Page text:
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Learning to Read Starts Young


By Shari Harpaz, MS, CCC-SLP

 

Most children will begin to read between the ages of 5-6 years. But before they can read they need to gain the foundation of pre-reading skills. We don’t often think of reading when it comes to our toddlers, but they start hearing about the ABCs in songs and begin gaining letter recognition starting at around 2 years of age. Rhyming, recognizing first sounds in words, and syllable awareness are all phonemic awareness skills your child has before they are ready to start reading.

 

As parents, a great way to spend quality time with your child is reading to them and this should begin when they are infants. Exposing children to books at this young age is the first step to peaking their future interest in reading.


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Your 1 – 2 ½ year old will gain familiarity with the alphabet when you sing “ABC” to them. As their language develops, they will enjoy singing along with you. Let them play with toys with the alphabet to gain added exposure to letters.


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In the later 2s and early 3s, your child will start to recognize the letters of the alphabet on their own. Your 3 year old will also begin to recognize the first letter in words and be able to make letter-word associations. In their pre-school class, they will develop this skill and likely use it to discover their own name. They also will learn to rhyme, a phonemic awareness skill that children this age love to do.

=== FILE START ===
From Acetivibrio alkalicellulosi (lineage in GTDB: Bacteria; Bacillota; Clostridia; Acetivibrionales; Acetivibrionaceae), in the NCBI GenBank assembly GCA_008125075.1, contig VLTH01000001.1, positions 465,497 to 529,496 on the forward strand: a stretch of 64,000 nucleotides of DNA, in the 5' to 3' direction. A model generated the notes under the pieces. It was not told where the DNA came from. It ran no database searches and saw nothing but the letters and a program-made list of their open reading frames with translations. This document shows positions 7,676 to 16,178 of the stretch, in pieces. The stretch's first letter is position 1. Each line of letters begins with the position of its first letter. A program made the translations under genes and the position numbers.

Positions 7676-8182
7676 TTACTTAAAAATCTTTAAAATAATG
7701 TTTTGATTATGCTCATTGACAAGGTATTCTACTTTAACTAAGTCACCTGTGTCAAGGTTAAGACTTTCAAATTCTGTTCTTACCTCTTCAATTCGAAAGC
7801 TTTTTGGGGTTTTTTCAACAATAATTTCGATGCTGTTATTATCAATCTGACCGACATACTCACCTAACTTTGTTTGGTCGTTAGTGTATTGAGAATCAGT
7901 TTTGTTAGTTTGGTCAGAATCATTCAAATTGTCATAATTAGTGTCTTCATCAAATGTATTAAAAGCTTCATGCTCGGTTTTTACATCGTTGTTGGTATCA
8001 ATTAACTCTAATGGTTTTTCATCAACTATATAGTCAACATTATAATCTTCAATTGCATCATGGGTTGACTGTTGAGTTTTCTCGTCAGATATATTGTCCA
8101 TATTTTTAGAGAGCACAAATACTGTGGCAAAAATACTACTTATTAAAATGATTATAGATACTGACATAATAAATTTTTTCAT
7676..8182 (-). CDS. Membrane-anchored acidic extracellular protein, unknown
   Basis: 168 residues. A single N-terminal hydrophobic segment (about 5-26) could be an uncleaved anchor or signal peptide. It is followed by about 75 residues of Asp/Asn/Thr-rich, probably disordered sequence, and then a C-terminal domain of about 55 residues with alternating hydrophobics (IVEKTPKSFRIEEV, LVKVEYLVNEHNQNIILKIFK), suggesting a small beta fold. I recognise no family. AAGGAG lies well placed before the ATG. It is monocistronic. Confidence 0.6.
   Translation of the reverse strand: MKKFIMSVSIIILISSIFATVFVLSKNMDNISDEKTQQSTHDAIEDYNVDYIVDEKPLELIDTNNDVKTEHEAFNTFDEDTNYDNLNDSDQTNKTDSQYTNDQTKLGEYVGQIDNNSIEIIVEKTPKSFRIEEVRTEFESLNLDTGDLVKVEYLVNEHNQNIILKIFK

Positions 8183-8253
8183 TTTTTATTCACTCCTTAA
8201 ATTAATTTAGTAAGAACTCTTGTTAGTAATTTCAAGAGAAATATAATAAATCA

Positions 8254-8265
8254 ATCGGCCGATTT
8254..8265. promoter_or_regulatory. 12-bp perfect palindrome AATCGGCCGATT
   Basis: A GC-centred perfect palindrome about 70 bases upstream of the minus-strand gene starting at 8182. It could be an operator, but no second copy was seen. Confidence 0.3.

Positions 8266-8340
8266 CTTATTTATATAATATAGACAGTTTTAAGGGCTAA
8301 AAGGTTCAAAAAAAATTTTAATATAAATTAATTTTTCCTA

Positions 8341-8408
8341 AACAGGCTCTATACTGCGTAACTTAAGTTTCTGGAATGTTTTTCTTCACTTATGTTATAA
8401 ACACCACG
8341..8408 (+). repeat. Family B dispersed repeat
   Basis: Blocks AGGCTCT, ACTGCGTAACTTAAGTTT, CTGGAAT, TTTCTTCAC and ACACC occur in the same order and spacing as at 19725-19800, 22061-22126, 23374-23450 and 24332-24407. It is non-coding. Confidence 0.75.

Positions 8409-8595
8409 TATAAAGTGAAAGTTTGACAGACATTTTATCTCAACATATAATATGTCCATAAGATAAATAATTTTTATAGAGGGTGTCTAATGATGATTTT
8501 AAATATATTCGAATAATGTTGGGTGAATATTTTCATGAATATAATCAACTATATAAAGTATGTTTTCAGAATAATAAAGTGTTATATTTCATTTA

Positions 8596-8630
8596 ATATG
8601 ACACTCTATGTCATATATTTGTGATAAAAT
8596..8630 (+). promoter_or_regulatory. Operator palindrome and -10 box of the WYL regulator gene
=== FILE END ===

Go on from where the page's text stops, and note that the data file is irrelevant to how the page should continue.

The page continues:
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Your child’s interest in trying to read will begin when they are around 4 years old. They may ask, “what does this say?” while you read books to them. Take the time to help them sound out words to help develop their letter-sound association skills. In addition, your child will benefit greatly from playing basic word games. Two great games are See and Spell, Fun with Letters.

 

These days it is difficult to compete with television, video games and the Internet. Exposing them to books at a very early age will jumpstart your child’s fascination with books and help develop an avid little reader.


 

If you liked this article, you may also want to read our other developmental articles:

 

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